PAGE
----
Saturday, March 7, 2015

Belated Farewell to Billy McCool

I just found out that former Reds’ pitcher Bill McCool died last summer. He was only 69. Apparently his passing did not make much news outside of his home town. It should have. He was once one of the best young pitchers on the Reds.

When I learned that he had died, my first thought was, “Damn, another nice guy that I interviewed has died.” Bill McCool will always hold a special place in my heart. He was one of the first former major league players I interviewed when I was working on my first book in March of 2009. Had he been rude or uncooperative, I might have tucked my tail and given up on writing books. Instead, he was very accommodating and enjoyed talking about his playing days--and I am waiting for my fourth book to be released this fall.

Bill McCool was a star athlete at Lawrenceburg High School in Indiana, a small border town on the Ohio River only 20 miles from Cincinnati. He signed with the Reds, essentially his hometown team, upon graduation from high school in 1963 and blazed a quick trail through the minors that summer, compiling a 2.01 ERA in 148 innings at Class A Tampa and then going 4-0 with a 1.04 ERA at AAA San Diego in four games.

Bill was barely 19 years old and less than a year out of high school when he unexpectedly (to some) made the Reds coming out of spring training in 1964. Although young, he did not lack for confidence. “I had a pretty good idea I would make the team that year,” he said. “I had a good year in the minors the year before. I knew what I could do.” McCool was a 6’2 lefty with a silky-smooth delivery and a live arm. He had excellent control for a youngster and a classic sneaky-fast heater that developed the reputation of being one of the best fastballs in the league as it tended to tail in on hitters and shatter their bats.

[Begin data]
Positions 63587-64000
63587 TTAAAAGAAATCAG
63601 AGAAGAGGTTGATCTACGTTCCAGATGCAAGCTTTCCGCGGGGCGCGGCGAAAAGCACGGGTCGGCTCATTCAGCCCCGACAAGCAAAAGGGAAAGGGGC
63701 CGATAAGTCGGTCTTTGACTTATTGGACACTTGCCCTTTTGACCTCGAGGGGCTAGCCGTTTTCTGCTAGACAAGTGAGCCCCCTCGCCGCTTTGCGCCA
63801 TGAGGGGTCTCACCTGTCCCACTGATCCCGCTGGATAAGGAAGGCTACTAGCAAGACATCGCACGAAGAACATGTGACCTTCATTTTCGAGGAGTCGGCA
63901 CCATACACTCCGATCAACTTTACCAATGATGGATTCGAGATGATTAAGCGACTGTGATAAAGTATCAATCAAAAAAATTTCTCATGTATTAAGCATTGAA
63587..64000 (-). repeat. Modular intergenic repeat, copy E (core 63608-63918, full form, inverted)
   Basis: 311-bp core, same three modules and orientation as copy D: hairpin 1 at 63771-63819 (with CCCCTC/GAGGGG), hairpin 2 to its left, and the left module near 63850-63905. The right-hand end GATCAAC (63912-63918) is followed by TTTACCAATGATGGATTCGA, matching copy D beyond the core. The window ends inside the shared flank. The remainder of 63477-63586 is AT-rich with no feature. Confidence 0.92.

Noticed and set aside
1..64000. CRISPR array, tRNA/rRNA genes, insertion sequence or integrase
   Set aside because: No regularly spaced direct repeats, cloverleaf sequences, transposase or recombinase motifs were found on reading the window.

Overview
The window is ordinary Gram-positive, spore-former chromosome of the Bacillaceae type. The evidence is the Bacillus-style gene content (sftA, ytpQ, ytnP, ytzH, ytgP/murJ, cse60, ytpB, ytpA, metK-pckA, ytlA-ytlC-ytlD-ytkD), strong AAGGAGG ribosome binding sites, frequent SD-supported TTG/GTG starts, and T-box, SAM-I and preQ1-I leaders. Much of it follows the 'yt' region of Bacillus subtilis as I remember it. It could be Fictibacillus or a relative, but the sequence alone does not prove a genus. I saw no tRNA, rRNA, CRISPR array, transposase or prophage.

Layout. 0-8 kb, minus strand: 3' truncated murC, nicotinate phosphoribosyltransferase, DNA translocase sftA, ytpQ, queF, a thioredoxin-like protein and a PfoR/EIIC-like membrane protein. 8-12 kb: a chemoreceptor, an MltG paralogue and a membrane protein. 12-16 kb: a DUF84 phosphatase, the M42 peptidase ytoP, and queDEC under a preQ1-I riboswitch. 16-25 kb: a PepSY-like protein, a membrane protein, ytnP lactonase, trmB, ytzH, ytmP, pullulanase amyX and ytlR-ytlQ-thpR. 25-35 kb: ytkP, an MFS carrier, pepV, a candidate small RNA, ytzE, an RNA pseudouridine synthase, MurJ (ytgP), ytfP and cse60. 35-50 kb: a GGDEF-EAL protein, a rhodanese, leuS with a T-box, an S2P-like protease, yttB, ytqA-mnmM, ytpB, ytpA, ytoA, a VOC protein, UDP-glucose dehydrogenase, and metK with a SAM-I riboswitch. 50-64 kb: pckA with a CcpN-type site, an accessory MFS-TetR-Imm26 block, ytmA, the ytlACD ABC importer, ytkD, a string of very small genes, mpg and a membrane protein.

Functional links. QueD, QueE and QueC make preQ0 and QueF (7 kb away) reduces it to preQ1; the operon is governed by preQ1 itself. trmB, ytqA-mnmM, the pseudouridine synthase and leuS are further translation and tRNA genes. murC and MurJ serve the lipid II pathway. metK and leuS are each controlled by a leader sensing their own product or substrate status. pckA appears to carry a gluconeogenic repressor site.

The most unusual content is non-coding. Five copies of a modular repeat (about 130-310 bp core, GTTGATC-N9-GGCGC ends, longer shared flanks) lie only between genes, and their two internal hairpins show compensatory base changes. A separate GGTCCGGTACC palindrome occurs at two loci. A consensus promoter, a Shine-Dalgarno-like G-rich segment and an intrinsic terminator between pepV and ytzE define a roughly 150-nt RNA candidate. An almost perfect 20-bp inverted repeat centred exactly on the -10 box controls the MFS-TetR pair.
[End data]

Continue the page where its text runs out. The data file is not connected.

McCool appreciated the fact that his first manager, Fred Hutchinson, recognized his talent and had a plan to bring him along. “I thought the world of Fred," he said. "He could look mean and gruff and when he said to do something, you didn't bother to ask questions. But he was really a good man to play for. He was fair and you knew where you stood. He was just a no nonsense guy who was well respected by everyone who ever played for him. He knew how to handle people." It didn't take McCool long to find out why Hutch was nicknamed the Bear. "If you lost a close game and he was upset, you didn’t laugh, you didn’t smile, as a matter of fact, you didn’t even want to be in the clubhouse. When he told you to get out of the shower and get out of the clubhouse and on the bus, you didn’t waste time, you did it.”

The Reds of that year were a fairly close team, which helped the rookies fit in. Although the front office leaked to the press that future Hall-of-Famer Frank Robinson was trouble and had attitude problems (feelings that led to the infamous Pappas-for-Robinson trade in 1966 that made world champs of the Orioles), McCool said Robinson was the undisputed leader of the team and a great competitor. “Frank Robinson was just a great guy. He took a lot of us young guys under his wing. When we went into San Francisco, I didn’t know anything, being from a small town in Indiana. Frank called us and said, ‘Come up to my room.’ Me and Sammy Ellis and Mel Queen and a few other guys went in and Frank had called room service and had about 24 hamburgers sent up to the room. We sat in there and talked baseball for four or five hours. Frank was a great guy. He was the team leader.”

Popular veteran lefty Joe Nuxhall was another teammate who made an early impression on the rookie. "Nuxie was another great guy. But you never met a bigger competitor, he hated to lose. Once we walked into the San Francisco clubhouse after a game--he had gotten beat. I think McCovey hit one out late. Joe came in and you could tell he was mad and about to blow. Nobody said anything. He spotted the spread of food in the clubhouse and went to kick the table. He still had his spikes on and his back spike slipped on the concrete and he went flying on his keester. Food went everywhere. I'm at my locker hiding my face, doing everything I can to keep from laughing because he was still so mad."